What’s included in an employment contract?

employee contract

An employment contract is an agreement between an employer and an employee. It might sound strange, but according to the Fair Work Act, there is actually no obligation to have written employment contracts in place. So, you may be thinking, why have one in the first place? 

Without something on record, disputes or misunderstandings may arise. A written contract helps protect your rights as the employer. Having something documented helps to guide the relationship and set the expectations from the start. In this blog, we identify what you should include in the employment contract, including recommended clauses.         

National employee standards

The National Employment Standards (NES) provides the ten minimum employment entitlements. 

All employees are covered by the NES, which means that an employment contract, award, enterprise agreement or other registered agreement cannot make the employee worse off than the NES.

Key clauses to include

There are a few clauses we strongly recommend employers include in the employment contract, we discuss these below. 

Probationary period

The probation period determines your suitability for the job and business. There is no legal obligation to have a probationary period. What the Fair Work Act does specify is the minimum period of employment in Australia. This determines when an employee can access unfair dismissal laws and provisions.

The minimum period of employment for small businesses is 12 months. A small business is one with fewer than 15 employees. For those in a larger firm, the minimum period is six months. 

If for whatever reason, the probation doesn't work out, the employee is entitled to receive notice to terminate and have any unused accumulated annual leave hours paid out.

We strongly recommend seeking professional advice from one of our HR Consultants before terminating employment during the probation period.

Restraint of trade

The clause applies after the employee has left the business. It's used to protect your business by explicitly stating the former employee cannot: 

  • use your confidential information or intellectual property. 
  • work for your competitor for a specific period of time after they've left the business
  • approach your employees, suppliers and customers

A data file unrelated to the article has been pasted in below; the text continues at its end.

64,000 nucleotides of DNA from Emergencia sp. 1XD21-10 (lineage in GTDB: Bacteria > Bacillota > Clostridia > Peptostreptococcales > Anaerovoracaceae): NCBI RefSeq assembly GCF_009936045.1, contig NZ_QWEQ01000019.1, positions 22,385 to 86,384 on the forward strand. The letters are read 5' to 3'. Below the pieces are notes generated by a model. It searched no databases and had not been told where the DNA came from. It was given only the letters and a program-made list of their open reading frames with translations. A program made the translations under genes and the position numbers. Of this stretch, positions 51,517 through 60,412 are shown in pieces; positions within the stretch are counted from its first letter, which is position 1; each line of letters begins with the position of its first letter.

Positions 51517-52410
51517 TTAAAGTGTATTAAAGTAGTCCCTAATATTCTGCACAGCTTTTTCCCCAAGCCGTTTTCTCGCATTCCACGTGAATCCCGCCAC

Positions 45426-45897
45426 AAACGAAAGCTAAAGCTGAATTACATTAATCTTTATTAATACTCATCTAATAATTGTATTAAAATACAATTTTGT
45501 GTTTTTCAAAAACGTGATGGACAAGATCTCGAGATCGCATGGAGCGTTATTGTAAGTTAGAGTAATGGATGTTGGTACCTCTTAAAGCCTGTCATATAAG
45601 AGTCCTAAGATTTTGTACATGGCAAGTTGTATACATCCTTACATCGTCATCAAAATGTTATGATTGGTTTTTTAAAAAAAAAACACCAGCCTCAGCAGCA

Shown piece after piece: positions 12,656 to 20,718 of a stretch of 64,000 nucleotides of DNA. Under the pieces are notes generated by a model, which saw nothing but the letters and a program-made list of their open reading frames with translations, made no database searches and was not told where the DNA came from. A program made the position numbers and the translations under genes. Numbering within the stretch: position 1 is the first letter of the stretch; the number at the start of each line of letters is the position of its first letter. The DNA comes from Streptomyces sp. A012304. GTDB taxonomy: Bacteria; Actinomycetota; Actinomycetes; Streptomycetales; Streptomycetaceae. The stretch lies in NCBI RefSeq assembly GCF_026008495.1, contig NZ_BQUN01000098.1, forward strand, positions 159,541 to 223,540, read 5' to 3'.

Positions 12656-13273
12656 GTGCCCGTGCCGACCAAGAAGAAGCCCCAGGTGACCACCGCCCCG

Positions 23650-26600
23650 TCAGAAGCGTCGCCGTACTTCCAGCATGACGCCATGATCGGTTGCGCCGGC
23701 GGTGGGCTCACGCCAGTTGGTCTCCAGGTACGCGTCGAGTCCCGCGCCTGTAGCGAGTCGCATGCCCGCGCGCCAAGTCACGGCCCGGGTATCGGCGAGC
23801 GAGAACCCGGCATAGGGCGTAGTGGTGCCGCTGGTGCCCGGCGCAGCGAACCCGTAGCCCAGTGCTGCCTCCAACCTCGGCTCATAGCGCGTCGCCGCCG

Confidentiality

Employees have a common law obligation to maintain confidentiality, even if this clause is not included in the contract. Despite this, it's still a good idea to include because your business holds a lot of confidential information such as business plans, strategy, client lists and trade secrets. Having this clause sets clear expectations to maintain confidentiality in the workplace. 

Depending on your industry, there may be specific requirements around the confidentiality of client information and privacy laws.

Termination of employment

When drafting the termination clause, you must follow the notice requirements under the Fair Work Act. Employers must provide notice or payment in lieu of notice when an employee is terminated. 

The minimum notice periods are set out in the notice and final pay section of the NES. An extra week of pay is provided if an employee is over 45 and has worked with you for at least two years. If the employee will be on an award or enterprise agreement, there may be a longer notice period, so double-check this. 

The only time notice is not required is if an employee has been terminated due to serious and wilful misconduct (such as theft, fraud, etc). 

Need an employment contract?

A properly drafted contract is critical to help you manage risk in your business. Positive HR has a range of legally-compliant employment contracts you can download straight away. These include:

We can also assist you in creating bespoke employment contracts tailored to suit your business needs.

If you have any questions about employment contracts and workplace obligations specific to your industry, please get in touch.

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